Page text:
Excluding his full season at Red Bull in 2015, this year has been the best of Kvyat's career in Formula One. He's finished in the points in half of the races to build a tally of 12, almost double teammate Alex Albon, who himself is having a solid rookie campaign. Whether Red Bull admit it or not, Kvyat has to be the favourite to replace Gasly if they look to part ways with the struggling Frenchman. Had they not been through such an ugly break up in 2017, he might have already been in that seat.
11. Nico Hulkenberg
They say home is where the heart is, so the German Grand Prix might have come at an opportune time for Hulkenberg who hasn't had his greatest season to date. The good news for the Hulk is that despite the advantage Ricciardo has had on him, the Australian has only scored five more championship points. If he can find some home form and carry it through into the second half of the season, he may still be in contention for a seat at a top team in the coming years.
12. Alexander Albon
There's no doubt he's getting overshadowed by Norris as 2019's most impressive rookie, but Albon has also been tracking along nicely and shouldn't be ignored. Having said that, Albon is in the middle of a dry spell, having not enjoyed a points finish since May's Monaco Grand Prix. Toro Rosso was competitive at the Hockenheimring last year and the last time Albon visited the circuit, 2016 in GP3, he scored pole position. Perhaps this weekend will get his season back on track.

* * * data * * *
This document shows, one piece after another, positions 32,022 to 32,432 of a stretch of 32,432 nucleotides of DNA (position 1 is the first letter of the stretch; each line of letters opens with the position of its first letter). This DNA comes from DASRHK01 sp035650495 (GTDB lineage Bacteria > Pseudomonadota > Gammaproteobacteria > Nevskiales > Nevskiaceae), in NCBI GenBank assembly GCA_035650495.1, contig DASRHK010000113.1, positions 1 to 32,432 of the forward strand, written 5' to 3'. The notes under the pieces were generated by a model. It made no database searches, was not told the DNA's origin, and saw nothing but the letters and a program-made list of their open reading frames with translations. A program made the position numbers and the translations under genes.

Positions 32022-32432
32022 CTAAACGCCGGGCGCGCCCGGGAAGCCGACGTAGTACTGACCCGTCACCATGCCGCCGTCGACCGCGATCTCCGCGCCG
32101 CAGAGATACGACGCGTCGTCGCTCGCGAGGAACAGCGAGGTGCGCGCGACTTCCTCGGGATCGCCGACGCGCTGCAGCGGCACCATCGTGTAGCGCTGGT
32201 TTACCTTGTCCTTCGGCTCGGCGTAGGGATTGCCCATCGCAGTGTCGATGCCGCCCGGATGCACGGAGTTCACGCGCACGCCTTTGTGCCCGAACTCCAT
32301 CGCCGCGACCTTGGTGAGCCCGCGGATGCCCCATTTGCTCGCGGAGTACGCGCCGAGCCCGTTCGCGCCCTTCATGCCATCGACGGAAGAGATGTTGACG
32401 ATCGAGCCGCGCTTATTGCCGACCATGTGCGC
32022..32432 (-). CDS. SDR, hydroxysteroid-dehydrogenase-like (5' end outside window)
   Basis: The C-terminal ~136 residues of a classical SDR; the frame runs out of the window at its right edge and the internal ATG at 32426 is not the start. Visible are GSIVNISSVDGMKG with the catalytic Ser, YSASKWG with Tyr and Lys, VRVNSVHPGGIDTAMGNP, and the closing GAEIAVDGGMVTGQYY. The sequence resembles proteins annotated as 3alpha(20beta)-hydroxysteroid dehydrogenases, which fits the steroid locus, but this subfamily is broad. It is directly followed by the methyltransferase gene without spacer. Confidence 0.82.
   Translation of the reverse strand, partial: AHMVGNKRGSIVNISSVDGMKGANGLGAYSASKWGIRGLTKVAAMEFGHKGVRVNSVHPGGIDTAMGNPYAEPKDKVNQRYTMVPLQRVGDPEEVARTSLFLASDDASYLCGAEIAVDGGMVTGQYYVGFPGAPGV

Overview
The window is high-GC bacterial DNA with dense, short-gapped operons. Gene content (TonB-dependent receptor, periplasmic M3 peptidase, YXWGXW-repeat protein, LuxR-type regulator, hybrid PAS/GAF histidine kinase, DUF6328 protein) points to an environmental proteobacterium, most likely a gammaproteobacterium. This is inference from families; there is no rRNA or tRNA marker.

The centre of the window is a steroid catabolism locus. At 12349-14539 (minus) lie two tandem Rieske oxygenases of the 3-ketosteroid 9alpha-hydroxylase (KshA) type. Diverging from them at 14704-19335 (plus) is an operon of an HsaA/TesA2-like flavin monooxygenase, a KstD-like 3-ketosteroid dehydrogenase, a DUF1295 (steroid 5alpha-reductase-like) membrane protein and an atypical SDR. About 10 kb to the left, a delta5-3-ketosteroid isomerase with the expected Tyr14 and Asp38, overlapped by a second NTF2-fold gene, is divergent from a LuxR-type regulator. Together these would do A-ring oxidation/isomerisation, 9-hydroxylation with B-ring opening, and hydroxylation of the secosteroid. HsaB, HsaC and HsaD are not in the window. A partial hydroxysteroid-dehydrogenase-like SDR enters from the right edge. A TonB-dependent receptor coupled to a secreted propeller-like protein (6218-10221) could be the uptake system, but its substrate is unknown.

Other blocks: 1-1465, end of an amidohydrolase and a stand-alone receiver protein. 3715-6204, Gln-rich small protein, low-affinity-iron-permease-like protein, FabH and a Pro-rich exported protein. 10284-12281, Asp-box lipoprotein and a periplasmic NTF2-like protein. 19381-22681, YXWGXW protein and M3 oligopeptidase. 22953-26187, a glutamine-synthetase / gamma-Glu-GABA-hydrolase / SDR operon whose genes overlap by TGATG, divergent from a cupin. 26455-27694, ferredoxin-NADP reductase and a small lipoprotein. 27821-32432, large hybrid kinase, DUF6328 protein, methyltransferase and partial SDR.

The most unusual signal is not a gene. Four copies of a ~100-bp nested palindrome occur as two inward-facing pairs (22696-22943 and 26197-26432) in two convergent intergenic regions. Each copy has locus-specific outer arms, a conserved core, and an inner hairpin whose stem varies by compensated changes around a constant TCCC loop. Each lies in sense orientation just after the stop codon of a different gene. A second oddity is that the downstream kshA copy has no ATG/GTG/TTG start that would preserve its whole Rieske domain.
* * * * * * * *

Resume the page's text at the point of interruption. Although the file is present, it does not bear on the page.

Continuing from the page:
13. Sebastian Vettel
Right now it's hard to believe Vettel has four world championships. Now that may sound quite harsh, but he's in the middle of what's easily his poorest season in Formula One. He's cracked when under pressure, cracked when under no pressure, starting to consistently get beaten by his 21-year-old teammate and has been outscored in points by a Red Bull! If a reset worked (somewhat) for Gasly, something similar needs to happen for Vettel ahead of his home race -- one which he will only have horror memories of when thinking back 12 months.
14. Pierre Gasly
It took 10 races but Gasly has finally beaten Verstappen. Oh, it probably should be noted that it only came because a reckless Ferrari driver cannoned into the Dutchman. Still, Gasly 2.0, if we want to call him that, is off to a decent start after his midseason reset. At this stage, Gasly should be taking all of these little wins, and a fourth place finish in Great Britain should relax him ahead of the next few races as well as buy him some more time in the Red Bull.
15. Sergio Perez